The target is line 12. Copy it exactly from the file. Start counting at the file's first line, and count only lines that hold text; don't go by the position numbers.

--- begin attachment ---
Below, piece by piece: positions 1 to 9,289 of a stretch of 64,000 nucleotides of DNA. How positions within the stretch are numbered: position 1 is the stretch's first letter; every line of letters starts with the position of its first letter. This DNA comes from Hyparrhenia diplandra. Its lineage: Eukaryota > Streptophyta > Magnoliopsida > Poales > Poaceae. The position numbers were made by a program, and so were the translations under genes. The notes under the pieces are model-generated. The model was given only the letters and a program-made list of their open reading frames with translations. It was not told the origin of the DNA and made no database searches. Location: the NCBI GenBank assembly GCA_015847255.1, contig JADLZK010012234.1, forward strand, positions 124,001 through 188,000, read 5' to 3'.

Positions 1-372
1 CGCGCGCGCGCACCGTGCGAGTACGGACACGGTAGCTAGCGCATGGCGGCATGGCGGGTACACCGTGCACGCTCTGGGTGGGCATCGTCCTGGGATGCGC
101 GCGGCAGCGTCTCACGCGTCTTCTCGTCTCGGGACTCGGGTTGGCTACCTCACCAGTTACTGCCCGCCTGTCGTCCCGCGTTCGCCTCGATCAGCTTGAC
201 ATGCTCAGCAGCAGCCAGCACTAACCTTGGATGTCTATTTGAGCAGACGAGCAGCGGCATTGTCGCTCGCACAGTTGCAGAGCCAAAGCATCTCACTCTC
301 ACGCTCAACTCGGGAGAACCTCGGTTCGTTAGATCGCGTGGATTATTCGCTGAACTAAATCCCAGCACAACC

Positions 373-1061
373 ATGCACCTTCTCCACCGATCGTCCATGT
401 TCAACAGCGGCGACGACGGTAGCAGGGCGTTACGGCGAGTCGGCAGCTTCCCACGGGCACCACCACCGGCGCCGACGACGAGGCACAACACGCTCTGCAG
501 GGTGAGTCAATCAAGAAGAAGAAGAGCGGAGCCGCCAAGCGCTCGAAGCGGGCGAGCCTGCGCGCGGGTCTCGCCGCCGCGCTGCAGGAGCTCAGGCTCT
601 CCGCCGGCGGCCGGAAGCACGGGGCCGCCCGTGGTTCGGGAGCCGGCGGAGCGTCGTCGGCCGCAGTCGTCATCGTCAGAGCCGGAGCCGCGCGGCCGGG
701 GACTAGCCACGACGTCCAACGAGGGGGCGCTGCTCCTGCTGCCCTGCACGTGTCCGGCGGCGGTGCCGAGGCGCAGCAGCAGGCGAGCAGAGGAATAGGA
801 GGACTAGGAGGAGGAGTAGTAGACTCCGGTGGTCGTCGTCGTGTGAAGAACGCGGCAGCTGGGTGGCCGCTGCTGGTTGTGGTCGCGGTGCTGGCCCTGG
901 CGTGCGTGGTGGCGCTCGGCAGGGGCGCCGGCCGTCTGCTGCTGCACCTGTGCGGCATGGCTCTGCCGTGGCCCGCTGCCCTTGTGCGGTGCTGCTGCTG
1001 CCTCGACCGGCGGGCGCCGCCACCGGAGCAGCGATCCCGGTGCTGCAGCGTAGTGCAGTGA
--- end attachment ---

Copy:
701 GACTAGCCACGACGTCCAACGAGGGGGCGCTGCTCCTGCTGCCCTGCACGTGTCCGGCGGCGGTGCCGAGGCGCAGCAGCAGGCGAGCAGAGGAATAGGA